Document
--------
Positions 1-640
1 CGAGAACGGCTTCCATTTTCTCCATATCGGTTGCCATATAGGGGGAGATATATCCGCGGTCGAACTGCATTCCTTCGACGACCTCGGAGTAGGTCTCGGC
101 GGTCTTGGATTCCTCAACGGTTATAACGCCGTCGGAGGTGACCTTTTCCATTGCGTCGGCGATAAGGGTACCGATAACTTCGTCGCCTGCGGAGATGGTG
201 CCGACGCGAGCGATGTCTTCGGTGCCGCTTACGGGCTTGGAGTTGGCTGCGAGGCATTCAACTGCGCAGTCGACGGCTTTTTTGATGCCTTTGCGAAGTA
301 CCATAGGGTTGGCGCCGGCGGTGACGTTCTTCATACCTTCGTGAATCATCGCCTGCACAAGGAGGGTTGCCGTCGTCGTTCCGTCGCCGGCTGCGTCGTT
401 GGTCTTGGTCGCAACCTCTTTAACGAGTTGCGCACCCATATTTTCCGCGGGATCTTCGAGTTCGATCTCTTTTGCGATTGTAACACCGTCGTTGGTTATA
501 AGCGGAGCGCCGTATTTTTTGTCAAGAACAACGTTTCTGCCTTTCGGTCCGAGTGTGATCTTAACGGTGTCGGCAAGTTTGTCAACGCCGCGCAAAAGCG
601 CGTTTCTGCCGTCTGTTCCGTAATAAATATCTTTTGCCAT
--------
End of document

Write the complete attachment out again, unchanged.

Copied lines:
Positions 1-640
1 CGAGAACGGCTTCCATTTTCTCCATATCGGTTGCCATATAGGGGGAGATATATCCGCGGTCGAACTGCATTCCTTCGACGACCTCGGAGTAGGTCTCGGC
101 GGTCTTGGATTCCTCAACGGTTATAACGCCGTCGGAGGTGACCTTTTCCATTGCGTCGGCGATAAGGGTACCGATAACTTCGTCGCCTGCGGAGATGGTG
201 CCGACGCGAGCGATGTCTTCGGTGCCGCTTACGGGCTTGGAGTTGGCTGCGAGGCATTCAACTGCGCAGTCGACGGCTTTTTTGATGCCTTTGCGAAGTA
301 CCATAGGGTTGGCGCCGGCGGTGACGTTCTTCATACCTTCGTGAATCATCGCCTGCACAAGGAGGGTTGCCGTCGTCGTTCCGTCGCCGGCTGCGTCGTT
401 GGTCTTGGTCGCAACCTCTTTAACGAGTTGCGCACCCATATTTTCCGCGGGATCTTCGAGTTCGATCTCTTTTGCGATTGTAACACCGTCGTTGGTTATA
501 AGCGGAGCGCCGTATTTTTTGTCAAGAACAACGTTTCTGCCTTTCGGTCCGAGTGTGATCTTAACGGTGTCGGCAAGTTTGTCAACGCCGCGCAAAAGCG
601 CGTTTCTGCCGTCTGTTCCGTAATAAATATCTTTTGCCAT